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ARS Home » Midwest Area » Columbia, Missouri » Cropping Systems and Water Quality Research » Research » Publications at this Location » Publication #154186

Title: DEVELOPMENT OF A REAL-TIME ELECTRO-PNEUMATIC SOIL SAMPLER

Author
item YILDIRIM, S
item BIRRELL, S
item Hummel, John

Submitted to: International Congress on Information Technology in Agriculture, Food and Environment
Publication Type: Proceedings
Publication Acceptance Date: 10/10/2003
Publication Date: 10/10/2003
Citation: YILDIRIM, S., BIRRELL, S.J., HUMMEL, J.W. DEVELOPMENT OF A REAL-TIME ELECTRO-PNEUMATIC SOIL SAMPLER. PROCEEDINGS INTERNATIONAL CONGRESS ON INFORMATION TECHNOLOGY IN AGRICULTURE, FOOD AND ENVIRONMENT. 2003. IZMIR, TURKEY. P. 393.

Interpretive Summary: Automated systems are needed to collect important soil, crop, and pest data. Sensors under development for on-the-go soil nutrient measurements have shown promise in laboratory tests, but for application, require a rapid and precise soil sampling method. This paper reports on the initial development of an automated, compressed-air-activated soil sampling method to collect and transport soil samples for analysis. The compressed-air system could have some advantages over a mechanical sampling system, including simplicity, fast response, digital controllability and accuracy in terms of collecting a precise mass of soil. This on-the-go soil sampling technology, in concert with appropriate sensors, could be used by crop consultants and corn producers to optimize target fertilizer application rates across a field. If the amount of fertilizer applied to each subfield area can be optimized for the crop being produced, a greater portion of the nutrients will be utilized by the crop, resulting in reduced impact of agricultural practices on the environment, which benefits all consumers.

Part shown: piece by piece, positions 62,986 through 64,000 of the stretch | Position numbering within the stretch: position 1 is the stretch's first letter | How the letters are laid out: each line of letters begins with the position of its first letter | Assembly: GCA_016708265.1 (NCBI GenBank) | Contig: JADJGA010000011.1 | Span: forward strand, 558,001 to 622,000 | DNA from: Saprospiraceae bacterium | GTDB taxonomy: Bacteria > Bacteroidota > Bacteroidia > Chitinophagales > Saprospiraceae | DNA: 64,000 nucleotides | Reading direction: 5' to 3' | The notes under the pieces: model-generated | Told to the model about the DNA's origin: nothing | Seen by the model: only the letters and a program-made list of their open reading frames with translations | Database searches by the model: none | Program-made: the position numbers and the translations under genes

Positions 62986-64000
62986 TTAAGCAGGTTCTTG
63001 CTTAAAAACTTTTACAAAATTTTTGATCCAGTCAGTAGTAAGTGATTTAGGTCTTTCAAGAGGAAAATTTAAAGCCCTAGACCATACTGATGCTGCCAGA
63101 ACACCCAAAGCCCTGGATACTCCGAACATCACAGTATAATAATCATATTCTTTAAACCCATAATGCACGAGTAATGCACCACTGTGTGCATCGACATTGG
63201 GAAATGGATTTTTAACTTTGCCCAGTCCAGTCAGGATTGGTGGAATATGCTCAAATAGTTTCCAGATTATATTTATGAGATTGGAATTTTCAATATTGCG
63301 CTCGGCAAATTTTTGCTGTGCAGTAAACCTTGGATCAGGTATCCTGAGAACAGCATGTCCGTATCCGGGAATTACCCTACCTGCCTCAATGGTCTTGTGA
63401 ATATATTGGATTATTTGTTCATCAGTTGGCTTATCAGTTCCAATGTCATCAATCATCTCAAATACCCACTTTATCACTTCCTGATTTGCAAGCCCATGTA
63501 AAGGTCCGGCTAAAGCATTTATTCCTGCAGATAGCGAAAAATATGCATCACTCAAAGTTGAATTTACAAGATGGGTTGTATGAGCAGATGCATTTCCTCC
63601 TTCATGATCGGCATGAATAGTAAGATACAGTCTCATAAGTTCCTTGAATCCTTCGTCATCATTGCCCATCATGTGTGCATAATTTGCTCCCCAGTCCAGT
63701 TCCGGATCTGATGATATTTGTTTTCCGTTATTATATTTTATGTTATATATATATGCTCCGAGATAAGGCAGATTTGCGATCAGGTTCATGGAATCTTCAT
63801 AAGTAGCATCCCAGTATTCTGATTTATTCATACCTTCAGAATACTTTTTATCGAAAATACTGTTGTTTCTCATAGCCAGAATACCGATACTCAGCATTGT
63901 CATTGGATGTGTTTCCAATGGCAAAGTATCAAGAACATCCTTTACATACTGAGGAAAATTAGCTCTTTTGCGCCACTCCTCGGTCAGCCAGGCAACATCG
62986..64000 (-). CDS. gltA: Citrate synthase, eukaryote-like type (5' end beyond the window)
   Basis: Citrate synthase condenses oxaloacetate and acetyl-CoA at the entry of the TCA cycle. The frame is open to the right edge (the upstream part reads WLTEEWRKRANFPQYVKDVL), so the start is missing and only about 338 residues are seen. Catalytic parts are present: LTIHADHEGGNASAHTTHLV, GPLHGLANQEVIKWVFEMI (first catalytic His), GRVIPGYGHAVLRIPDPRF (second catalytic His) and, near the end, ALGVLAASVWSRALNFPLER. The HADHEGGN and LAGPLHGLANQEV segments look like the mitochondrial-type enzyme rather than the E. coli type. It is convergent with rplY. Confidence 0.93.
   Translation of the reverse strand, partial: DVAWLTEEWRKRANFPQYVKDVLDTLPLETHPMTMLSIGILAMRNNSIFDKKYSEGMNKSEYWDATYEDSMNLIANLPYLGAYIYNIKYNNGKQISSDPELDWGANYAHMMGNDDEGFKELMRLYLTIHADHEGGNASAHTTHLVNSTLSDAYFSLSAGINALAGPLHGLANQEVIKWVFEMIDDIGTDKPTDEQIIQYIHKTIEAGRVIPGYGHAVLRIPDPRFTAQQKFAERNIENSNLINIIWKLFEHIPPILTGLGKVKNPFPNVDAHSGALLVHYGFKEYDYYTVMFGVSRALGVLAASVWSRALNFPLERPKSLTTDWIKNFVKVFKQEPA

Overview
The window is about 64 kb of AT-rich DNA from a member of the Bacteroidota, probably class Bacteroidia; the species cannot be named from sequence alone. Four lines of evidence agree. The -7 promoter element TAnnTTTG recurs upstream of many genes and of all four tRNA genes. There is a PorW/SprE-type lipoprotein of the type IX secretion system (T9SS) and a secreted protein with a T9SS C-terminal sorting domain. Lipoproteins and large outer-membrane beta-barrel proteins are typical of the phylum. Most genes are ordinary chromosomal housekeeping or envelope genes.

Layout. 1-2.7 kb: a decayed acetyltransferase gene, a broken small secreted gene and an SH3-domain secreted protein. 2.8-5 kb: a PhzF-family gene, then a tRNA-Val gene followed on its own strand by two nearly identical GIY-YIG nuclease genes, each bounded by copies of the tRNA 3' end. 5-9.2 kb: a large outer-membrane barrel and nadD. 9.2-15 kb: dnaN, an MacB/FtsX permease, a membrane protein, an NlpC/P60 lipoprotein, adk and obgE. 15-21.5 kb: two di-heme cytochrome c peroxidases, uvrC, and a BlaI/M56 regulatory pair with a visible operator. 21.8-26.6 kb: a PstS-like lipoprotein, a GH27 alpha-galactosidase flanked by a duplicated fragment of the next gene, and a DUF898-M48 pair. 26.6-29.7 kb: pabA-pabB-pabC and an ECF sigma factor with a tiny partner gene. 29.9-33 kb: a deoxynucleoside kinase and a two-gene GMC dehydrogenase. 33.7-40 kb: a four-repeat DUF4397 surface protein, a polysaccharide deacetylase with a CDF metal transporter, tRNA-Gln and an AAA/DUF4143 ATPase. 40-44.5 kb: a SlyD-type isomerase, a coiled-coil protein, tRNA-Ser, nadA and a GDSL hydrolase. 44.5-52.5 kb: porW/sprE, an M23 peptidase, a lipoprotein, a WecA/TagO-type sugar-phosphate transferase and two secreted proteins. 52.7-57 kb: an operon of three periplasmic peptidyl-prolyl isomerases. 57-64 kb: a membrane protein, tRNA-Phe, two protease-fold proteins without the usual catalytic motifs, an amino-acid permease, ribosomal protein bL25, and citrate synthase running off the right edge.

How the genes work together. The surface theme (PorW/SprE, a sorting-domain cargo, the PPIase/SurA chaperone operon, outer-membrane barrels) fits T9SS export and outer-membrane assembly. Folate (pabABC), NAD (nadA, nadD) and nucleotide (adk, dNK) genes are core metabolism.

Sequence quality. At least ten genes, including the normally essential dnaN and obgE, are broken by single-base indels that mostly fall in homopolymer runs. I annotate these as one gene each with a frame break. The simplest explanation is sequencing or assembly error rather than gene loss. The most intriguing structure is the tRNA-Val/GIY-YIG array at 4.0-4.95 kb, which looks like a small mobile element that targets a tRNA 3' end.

Technical Abstract: An automated electro-pneumatic soil sampling method (EP) utilizing pressurized air for sample collection for real-time soil analysis was developed and tested. In laboratory tests, the EP method was capable of obtaining a consistent amount of sample in a short time (36 ms) with a coefficient of variation of less than 30% for all treatments in the experimental design. The effects of soil type, moisture content, and applied air pressure on the mass of sample collected were highly significant (1% level), while the effect of compaction was not significant. A soil sampling shank was designed, built, and integrated with the EP system to form a complete Real-Time Electro-Pneumatic Soil Sampler (REPS). The performance of the REPS was tested in a soil bin. Air pressure, pulse duration, moisture content and travel speed effects on soil sample mass were highly significant (1% level).